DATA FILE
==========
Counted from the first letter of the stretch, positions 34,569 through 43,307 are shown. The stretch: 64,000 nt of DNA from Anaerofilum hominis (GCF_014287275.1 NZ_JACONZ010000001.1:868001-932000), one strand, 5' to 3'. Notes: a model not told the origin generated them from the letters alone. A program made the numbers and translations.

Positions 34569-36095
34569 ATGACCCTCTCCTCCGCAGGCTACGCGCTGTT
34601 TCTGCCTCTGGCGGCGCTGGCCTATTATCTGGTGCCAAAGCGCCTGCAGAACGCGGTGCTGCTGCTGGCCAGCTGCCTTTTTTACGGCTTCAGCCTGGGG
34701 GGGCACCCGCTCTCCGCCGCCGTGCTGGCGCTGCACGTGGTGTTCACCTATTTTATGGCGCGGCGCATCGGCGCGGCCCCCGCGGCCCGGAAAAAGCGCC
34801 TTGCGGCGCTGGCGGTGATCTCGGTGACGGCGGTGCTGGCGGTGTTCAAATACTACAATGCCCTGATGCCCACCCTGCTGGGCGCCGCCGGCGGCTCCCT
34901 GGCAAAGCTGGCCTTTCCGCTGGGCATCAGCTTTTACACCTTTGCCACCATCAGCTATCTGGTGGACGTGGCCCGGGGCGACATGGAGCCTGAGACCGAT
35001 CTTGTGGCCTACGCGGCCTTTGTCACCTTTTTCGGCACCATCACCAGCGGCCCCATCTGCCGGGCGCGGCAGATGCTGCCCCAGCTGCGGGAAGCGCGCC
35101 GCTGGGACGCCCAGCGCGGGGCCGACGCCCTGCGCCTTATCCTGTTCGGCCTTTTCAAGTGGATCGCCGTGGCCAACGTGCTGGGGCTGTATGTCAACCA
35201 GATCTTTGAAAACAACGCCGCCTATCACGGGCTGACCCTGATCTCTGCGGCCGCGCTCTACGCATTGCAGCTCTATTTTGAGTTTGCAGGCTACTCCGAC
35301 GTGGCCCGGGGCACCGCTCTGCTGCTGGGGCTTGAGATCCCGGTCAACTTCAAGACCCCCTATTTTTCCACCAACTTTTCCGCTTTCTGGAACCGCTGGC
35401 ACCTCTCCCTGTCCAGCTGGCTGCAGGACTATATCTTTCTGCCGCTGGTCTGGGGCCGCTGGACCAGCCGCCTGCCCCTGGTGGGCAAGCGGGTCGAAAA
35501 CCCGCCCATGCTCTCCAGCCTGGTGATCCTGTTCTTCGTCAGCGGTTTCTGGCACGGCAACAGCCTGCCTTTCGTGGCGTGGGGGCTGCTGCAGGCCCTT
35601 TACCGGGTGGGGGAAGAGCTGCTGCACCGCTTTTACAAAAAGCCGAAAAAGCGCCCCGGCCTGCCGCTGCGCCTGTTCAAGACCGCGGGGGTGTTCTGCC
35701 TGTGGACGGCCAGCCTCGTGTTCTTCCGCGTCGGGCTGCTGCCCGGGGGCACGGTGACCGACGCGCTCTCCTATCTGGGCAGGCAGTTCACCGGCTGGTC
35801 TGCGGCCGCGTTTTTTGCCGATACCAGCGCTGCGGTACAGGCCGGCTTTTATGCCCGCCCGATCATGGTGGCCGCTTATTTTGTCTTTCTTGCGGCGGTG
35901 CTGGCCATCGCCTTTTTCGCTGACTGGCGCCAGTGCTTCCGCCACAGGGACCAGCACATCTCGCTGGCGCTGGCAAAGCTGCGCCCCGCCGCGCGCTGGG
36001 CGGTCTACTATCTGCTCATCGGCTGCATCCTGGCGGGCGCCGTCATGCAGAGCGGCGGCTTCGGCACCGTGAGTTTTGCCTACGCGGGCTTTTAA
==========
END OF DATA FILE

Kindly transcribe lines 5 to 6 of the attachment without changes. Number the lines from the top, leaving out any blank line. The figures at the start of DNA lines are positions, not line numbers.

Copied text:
34701 GGGCACCCGCTCTCCGCCGCCGTGCTGGCGCTGCACGTGGTGTTCACCTATTTTATGGCGCGGCGCATCGGCGCGGCCCCCGCGGCCCGGAAAAAGCGCC
34801 TTGCGGCGCTGGCGGTGATCTCGGTGACGGCGGTGCTGGCGGTGTTCAAATACTACAATGCCCTGATGCCCACCCTGCTGGGCGCCGCCGGCGGCTCCCT